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Diseases

Genetic and Rare Diseases Information Center (GARD)

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Pterygium of the conjunctiva and cornea


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Overview


Pterygium of the conjunctiva and cornea is a benign (non-cancerous) pink lesion that grows from the conjunctiva onto the cornea. They typically start from on the inner surface of the eye, and grow toward the the pupil. Long term exposure to ultraviolet light has been associated with causing this condition. Depending on the size of the pterygium, a person can experience vision problems. Surgical removal of the pterygium is often not needed unless it is causing irritation or vision loss.[1]
Last updated: 12/16/2013

References

  1. The Eye Cancer Network. Pterygium. http://www.eyecancer.com/conditions/25/pterygium. Accessed 12/15/2013.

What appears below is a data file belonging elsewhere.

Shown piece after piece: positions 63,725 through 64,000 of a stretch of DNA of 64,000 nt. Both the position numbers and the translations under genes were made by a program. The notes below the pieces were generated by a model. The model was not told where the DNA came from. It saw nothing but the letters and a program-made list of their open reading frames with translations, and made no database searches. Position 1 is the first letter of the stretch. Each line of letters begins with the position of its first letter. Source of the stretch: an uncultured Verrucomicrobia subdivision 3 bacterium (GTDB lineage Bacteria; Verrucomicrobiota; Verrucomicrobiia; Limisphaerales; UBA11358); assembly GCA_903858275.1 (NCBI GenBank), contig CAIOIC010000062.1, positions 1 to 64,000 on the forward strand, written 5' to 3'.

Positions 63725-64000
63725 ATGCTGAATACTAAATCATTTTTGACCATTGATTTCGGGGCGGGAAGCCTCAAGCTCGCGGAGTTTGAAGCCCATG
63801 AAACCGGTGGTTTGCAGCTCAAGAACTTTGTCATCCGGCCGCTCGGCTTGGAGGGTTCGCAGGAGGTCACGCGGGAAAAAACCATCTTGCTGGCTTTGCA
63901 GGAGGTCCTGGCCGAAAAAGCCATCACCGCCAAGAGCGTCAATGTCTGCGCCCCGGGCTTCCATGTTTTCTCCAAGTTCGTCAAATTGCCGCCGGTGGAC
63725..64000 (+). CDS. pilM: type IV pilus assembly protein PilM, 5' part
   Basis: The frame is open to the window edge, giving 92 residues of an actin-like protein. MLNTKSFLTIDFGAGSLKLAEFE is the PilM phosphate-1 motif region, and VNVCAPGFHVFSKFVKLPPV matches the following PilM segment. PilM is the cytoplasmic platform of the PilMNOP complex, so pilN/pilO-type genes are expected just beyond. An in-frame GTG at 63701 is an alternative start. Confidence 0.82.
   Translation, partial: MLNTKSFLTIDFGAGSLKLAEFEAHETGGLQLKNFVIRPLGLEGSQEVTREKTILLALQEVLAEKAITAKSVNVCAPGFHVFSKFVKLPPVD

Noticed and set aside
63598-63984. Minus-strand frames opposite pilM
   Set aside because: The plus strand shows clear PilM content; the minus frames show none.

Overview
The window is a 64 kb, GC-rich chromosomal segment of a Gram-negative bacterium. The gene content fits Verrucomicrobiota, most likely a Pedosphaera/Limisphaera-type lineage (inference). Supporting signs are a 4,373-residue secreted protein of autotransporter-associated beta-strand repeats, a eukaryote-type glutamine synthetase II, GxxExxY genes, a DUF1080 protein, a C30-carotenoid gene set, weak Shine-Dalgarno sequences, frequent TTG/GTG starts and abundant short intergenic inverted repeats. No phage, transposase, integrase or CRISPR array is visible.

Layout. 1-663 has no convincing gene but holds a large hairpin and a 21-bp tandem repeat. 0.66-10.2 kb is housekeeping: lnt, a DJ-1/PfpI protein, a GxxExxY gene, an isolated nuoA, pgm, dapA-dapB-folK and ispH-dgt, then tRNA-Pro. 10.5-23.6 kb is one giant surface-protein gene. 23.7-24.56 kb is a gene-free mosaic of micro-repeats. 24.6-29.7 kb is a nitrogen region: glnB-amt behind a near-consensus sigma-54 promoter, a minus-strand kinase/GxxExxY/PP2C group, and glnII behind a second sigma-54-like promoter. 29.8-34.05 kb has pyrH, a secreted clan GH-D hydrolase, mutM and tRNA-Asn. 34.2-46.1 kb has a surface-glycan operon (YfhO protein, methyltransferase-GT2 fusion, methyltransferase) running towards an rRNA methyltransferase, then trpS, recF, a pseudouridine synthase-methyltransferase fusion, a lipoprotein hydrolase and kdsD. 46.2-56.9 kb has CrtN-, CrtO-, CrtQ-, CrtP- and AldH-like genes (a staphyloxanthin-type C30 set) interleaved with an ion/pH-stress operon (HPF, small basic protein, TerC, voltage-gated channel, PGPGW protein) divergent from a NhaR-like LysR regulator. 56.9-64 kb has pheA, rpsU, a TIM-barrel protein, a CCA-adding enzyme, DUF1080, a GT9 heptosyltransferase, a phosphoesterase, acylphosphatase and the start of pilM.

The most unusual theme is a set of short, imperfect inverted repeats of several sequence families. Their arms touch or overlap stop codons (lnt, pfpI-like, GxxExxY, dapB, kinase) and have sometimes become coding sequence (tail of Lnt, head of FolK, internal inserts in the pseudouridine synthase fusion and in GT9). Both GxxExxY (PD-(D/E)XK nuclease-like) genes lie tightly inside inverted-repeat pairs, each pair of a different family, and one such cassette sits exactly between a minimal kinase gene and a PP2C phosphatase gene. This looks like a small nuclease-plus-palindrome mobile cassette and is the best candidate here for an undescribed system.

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Basic Information

  • The National Eye Institute (NEI) was established by Congress in 1968 to protect and prolong the vision of the American people. Click on the link to view information on this topic. 

In Depth Information

  • Medscape Reference provides information on this topic. Click on the link to view this information. You may need to register to view the medical textbook, but registration is free.
  • The Online Mendelian Inheritance in Man (OMIM) is an catalog of human genes and genetic disorders. Each entry has a summary of related medical articles. It is meant for health care professionals and researchers. OMIM is maintained by Johns Hopkins University School of Medicine. 
  • PubMed is a searchable database of medical literature and lists journal articles that discuss Pterygium of the conjunctiva and cornea. Click on the link to view a sample search on this topic.